Cmdr. Brian Bourgeois, 43, the commanding officer of SEAL Team 8 and former Naval Academy football player, died in Norfolk Tuesday, Dec. 7, 2021. US Navy photo.
Cmdr. Brian Bourgeois, 43, the commanding officer of SEAL Team 8 and former Naval Academy football player, died in Norfolk Tuesday, Dec. 7, as a result of injuries sustained during training, likely during a fast-roping exercise, three days earlier.
“Our thoughts and prayers are with the Bourgeois family — and we will ensure our community remains in support of and in relationship with Brian’s family and his children, for life,” said Rear Adm. H.W. Howard III, commander, Naval Special Warfare Command. “We will miss his charismatic leadership and faithful stewardship of our standard. His legacy carries on in teammates he served with, led, and mentored.”
“Brian was as tough as they come, an outstanding leader, and a committed father, husband and friend,” said Capt. Donald G. Wetherbee, commodore, Naval Special Warfare Group 2. “This is a great loss to everyone who knew him.”
Few details were available on Bourgeois’ SEAL career, but the US Naval Academy’s football team, where he was a three-year letterman, announced plans to honor Bourgeois this Saturday in its annual rivalry game with the US Military Academy. The team will take the field carrying the SEAL Team 8 flag alongside the American, Navy, and Marine Corps flags and a No. 13 home blue jersey with SEAL Team 8 patches will be kept on the sideline, according to a Naval Academy press release. Two players will also wear SEAL Team 8 patches on their uniforms. Bourgeois gave the patches to a Navy coach this past year while visiting the team.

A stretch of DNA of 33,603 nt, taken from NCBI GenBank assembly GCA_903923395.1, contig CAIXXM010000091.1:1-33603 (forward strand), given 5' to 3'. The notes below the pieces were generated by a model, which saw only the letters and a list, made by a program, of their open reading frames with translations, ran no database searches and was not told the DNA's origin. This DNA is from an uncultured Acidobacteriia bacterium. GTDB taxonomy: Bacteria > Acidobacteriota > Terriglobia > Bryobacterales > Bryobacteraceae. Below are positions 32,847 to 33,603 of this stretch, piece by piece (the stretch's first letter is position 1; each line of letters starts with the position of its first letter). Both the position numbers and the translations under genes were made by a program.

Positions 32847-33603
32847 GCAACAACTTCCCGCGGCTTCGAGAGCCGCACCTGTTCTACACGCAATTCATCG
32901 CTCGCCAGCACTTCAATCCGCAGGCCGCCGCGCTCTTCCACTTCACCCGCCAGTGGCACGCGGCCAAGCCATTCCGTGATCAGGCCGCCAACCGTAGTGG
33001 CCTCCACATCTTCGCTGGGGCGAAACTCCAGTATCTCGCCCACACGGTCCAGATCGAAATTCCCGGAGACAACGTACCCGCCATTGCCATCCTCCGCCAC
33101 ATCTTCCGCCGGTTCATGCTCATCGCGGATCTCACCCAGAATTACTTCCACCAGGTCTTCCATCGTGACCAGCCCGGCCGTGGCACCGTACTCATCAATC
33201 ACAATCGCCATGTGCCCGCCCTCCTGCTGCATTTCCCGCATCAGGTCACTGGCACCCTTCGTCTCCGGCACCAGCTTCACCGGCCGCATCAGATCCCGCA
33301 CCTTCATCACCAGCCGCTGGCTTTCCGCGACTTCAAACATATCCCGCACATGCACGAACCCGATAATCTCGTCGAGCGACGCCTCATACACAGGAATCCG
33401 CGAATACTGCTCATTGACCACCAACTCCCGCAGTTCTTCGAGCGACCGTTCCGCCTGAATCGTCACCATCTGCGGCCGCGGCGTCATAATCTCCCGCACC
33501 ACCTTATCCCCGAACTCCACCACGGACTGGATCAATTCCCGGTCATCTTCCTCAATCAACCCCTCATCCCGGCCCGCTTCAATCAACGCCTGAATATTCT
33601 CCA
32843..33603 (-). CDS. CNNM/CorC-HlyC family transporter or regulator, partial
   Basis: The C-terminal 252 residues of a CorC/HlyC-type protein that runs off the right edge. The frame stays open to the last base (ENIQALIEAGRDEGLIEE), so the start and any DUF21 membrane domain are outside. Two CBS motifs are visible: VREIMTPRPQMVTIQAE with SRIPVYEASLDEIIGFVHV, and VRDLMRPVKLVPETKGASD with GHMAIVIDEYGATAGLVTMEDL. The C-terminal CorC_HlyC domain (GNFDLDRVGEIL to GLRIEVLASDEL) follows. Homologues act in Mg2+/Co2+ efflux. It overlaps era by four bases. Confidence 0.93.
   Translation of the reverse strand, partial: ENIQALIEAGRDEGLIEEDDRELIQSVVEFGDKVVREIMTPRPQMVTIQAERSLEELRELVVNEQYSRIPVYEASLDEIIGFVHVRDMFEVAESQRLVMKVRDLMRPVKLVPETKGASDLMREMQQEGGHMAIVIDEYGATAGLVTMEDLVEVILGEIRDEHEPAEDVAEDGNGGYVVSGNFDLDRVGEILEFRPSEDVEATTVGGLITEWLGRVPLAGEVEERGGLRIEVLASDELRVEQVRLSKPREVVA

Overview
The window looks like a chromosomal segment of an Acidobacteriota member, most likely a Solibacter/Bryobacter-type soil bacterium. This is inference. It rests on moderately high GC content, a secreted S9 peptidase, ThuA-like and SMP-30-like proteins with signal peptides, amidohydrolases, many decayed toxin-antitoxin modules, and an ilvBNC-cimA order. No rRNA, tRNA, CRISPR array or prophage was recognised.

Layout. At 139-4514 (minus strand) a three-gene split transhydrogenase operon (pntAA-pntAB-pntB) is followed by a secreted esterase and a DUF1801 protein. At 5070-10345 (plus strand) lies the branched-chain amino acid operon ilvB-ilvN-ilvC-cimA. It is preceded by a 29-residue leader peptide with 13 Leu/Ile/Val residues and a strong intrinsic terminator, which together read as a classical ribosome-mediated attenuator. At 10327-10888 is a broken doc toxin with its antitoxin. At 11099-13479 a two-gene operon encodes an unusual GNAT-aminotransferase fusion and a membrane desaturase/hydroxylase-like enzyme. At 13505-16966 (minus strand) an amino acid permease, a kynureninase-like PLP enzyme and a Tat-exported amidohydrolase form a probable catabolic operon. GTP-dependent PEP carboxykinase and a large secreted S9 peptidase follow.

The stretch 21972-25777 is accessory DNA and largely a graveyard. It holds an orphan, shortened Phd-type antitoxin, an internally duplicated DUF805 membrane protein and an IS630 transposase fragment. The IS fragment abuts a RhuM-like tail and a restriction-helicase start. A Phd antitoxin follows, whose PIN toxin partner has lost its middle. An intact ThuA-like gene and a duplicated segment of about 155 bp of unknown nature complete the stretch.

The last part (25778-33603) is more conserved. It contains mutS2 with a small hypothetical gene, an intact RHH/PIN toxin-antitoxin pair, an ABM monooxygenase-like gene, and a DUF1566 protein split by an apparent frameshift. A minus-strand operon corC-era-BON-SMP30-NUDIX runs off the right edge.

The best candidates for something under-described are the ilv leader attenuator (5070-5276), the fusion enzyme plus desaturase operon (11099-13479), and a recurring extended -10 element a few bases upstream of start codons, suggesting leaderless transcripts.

Former Navy Football Player Brian Bourgeois, Commanding Officer of SEAL Team 8, Tragically Dies in Training Incident https://t.co/eSR5NfFtsQ
— Navy Athletics (@NavyAthletics) December 8, 2021
Fast-roping is a common but risky technique of deploying from a helicopter, in which a team slides down a thick rope from as high as 100 feet, though usually much lower. Injuries are not uncommon, though deaths are. Bourgeois graduated from the US Naval Academy in 2001. He entered training to be a SEAL in August of 2004, graduating the following April, according to a Navy biography. According to a fundraising page from the All In All the Time Foundation, Bourgeois participated in operations in Libya, against Iran, and in Operation Enduring Freedom. His decorations include a Bronze Star with Valor.
Editor’s note: This article has been updated to reflect the correct date of death in a photo caption.
Matt White is a former senior editor for Coffee or Die Magazine. He was a pararescueman in the Air Force and the Alaska Air National Guard for eight years and has more than a decade of experience in daily and magazine journalism.
Biden will award the Medal of Honor to a Vietnam War Army helicopter pilot who risked his life to save a reconnaissance team from almost certain death.
Ever wonder how much Jack Mandaville would f*ck sh*t up if he went back in time? The American Revolution didn't even see him coming.
A nearly 200-year-old West Point time capsule that at first appeared to yield little more than dust contains hidden treasure, the US Military Academy said.
Since the 1920s, a low-tech tabletop replica of an aircraft carrier’s flight deck has been an essential tool in coordinating air operations.
For nearly as long as the Army-Navy football rivalry, the academies’ hoofed mascots have stared each other down from the sidelines. Here are their stories.
Zelenskyy said on his Telegram channel the weapon was produced by Ukraine’s Ministry of Strategic Industries but gave no other details.
South Korea’s Joint Chiefs of Staff said in a statement that the launch occurred Wednesday but gave no further details, such as how far the missile flew.